Tired of creating software that falls short of its potential? Want to elevate your coding game to new heights? Then it's time to tap into the power of empathy. By putting yourself in the shoes of both the user and your fellow programmers, you'll create software that not only works but exceeds everyone's expectations.
Empathy for the User: Don't Just Give 'Em What They Want
As a programmer, it's tempting to simply give the user what they ask for. But by taking the time to understand the user's needs and struggles, you'll create software that truly makes their life easier. Ask yourself: what are the user's pain points? What will make their life easier, not just what they think they want?
A classic example of this is when someone who works with spreadsheets is asked what they want in software. They'll probably say they want a spreadsheet, but faster and on the web.
Trust me on that one! I’ve been working in an internal department for years and the main problem is that the users don’t even know what is possible. They got used to their workflow using spreadsheets so it makes sense they would think that’s what they need.
Because of this, I’m always of the opinion that it doesn’t matter that you don’t know about the industry you work with. Unless you’re working with software to be used only by experts, you’re bound to make something that will be used by people of all knowledge levels.
If you don’t know anything, then you can make sure any beginner will find it easier to use. From there, making tools to improve the workflow for experts is a lot easier than simplifying the process for a beginner to be able to use your software.
Empathy for Your Fellow Programmers: Make the Code Last
It's easy to get caught up in delivering features as quickly as possible, but the long-term consequences of cutting corners can be significant. Code that's difficult to modify and maintain can lead to endless hours of frustration, wasted time, and lost productivity. By taking the time to make your code easy to understand and modify, you'll make life easier for both yourself and your fellow programmers.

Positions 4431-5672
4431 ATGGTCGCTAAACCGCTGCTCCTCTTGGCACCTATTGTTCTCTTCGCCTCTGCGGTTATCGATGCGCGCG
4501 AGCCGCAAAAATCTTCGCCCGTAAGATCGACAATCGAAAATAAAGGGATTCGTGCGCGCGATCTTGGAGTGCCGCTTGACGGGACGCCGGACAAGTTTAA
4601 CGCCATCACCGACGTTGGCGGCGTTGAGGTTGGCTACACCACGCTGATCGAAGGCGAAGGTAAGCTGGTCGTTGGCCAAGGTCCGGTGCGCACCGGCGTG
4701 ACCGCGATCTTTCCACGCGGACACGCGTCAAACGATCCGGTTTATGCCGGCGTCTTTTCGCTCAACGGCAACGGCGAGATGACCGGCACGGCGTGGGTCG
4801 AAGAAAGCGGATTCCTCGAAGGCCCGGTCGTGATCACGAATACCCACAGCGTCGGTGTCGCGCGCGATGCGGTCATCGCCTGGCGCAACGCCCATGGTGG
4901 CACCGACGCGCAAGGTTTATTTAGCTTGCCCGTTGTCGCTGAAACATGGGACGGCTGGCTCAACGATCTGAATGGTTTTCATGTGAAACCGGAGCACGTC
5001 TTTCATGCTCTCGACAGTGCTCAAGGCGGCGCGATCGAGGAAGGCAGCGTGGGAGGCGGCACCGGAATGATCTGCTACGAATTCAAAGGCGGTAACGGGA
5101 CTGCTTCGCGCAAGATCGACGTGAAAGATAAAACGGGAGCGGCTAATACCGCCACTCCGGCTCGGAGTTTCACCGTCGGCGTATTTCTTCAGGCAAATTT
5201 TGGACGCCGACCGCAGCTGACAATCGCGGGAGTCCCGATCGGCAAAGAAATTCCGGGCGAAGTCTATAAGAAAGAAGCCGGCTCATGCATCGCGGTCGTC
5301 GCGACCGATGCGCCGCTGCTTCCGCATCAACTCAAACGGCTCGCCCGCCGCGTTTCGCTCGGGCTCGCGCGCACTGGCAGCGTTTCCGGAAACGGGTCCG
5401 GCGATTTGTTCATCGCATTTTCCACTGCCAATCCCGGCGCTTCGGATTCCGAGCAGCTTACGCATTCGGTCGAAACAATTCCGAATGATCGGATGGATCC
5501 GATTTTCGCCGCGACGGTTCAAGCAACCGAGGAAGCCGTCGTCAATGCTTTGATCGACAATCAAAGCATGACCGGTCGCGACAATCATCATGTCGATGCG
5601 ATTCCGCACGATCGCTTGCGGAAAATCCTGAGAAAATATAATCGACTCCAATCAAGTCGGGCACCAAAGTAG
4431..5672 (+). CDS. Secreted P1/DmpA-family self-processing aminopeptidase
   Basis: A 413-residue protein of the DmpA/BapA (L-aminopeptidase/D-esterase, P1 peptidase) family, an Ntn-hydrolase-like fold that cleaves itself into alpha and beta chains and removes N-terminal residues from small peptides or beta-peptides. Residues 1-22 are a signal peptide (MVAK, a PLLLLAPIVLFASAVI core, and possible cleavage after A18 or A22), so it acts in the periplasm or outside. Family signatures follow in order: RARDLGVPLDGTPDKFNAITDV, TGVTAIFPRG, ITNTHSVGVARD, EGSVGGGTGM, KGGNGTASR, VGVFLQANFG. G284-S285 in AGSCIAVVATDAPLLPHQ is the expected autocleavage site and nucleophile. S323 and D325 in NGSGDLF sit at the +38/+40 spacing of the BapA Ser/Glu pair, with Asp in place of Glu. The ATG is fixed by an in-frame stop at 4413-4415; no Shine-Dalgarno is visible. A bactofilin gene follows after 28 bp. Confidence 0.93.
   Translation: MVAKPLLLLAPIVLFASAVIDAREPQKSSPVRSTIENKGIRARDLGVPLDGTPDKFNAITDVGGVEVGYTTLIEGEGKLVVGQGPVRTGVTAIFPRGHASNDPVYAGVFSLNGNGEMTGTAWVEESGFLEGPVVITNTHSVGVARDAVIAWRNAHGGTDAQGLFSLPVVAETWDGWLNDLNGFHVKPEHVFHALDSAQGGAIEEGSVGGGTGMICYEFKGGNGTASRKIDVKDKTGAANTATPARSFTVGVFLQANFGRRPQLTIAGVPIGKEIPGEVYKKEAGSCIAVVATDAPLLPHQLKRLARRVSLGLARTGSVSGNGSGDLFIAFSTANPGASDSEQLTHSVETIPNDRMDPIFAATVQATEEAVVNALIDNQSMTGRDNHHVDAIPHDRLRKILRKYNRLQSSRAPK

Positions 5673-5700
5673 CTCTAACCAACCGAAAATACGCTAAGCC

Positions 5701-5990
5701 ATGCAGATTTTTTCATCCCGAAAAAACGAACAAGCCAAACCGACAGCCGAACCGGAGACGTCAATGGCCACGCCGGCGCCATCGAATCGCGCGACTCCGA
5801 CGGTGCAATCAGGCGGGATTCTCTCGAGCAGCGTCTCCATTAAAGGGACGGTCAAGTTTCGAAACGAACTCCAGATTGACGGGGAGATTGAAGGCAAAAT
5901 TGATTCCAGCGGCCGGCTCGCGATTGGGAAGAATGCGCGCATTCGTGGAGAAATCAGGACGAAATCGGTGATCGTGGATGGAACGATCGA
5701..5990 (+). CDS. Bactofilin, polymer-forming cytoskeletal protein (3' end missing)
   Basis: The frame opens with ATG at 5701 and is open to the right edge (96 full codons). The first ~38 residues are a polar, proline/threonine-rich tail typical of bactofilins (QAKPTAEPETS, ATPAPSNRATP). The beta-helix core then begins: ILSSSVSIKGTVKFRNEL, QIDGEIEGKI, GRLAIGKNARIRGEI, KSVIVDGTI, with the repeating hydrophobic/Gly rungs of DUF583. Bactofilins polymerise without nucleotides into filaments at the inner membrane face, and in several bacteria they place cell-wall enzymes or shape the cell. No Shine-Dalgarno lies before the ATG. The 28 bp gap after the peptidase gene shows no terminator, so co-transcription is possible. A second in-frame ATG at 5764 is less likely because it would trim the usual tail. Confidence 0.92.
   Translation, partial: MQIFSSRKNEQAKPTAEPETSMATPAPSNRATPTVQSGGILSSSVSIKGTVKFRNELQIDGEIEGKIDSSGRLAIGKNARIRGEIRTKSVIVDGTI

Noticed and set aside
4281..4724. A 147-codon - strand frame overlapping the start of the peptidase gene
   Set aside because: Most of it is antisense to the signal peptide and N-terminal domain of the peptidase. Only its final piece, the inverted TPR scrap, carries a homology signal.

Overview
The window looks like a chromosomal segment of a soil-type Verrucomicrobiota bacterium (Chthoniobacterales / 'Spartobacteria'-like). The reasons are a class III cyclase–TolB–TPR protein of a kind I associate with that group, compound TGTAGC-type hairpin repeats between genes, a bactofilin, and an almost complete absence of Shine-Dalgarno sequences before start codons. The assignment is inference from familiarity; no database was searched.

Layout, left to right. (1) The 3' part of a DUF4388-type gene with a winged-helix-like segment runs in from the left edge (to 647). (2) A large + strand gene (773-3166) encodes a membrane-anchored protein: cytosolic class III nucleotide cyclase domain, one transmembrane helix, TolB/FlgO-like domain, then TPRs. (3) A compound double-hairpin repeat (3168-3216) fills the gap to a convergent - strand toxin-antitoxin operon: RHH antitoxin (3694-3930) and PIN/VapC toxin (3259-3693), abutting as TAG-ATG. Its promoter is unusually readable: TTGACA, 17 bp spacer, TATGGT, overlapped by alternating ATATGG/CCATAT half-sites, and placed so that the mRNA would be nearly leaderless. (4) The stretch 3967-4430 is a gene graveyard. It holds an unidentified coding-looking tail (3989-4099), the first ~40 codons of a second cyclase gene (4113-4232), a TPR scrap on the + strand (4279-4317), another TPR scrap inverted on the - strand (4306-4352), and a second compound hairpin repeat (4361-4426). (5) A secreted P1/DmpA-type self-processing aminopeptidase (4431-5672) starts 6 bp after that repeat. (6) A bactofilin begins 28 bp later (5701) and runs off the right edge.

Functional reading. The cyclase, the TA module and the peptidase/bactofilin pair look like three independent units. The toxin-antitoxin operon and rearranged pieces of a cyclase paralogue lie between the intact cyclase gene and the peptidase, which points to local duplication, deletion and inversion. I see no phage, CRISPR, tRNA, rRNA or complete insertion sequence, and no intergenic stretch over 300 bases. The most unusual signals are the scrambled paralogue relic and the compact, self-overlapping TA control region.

Sure, the managers might want as many features as quickly as possible, but if you keep having to circle back and fix what you're doing, you'll never go anywhere. And let's be real, you probably don't even remember that feature you wrote last week. So what happens when you have to read code written by someone who might not even be a colleague anymore? By caring for the code, you'll ensure that future changes and additions can be made with ease.
Incorporating empathy into your coding practices will not only make you a better programmer, but also a better team player. When you care about making the code last (yours and your colleagues), it shows that you respect them and the time they'll spend working with the code (remember: most of the time we are reading code!). And that's a team-friendly attitude that will be appreciated by everyone… Even if you make them angry during the code reviews…
The Empathetic Programmer: A Force to Be Reckoned With
Incorporating empathy into your programming practices can make you not only a better coder but also a better collaborator and problem solver.
So let's raise a glass to the empathetic programmer. Cheers!
Cover Photo by Aarón Blanco Tejedor on Unsplash
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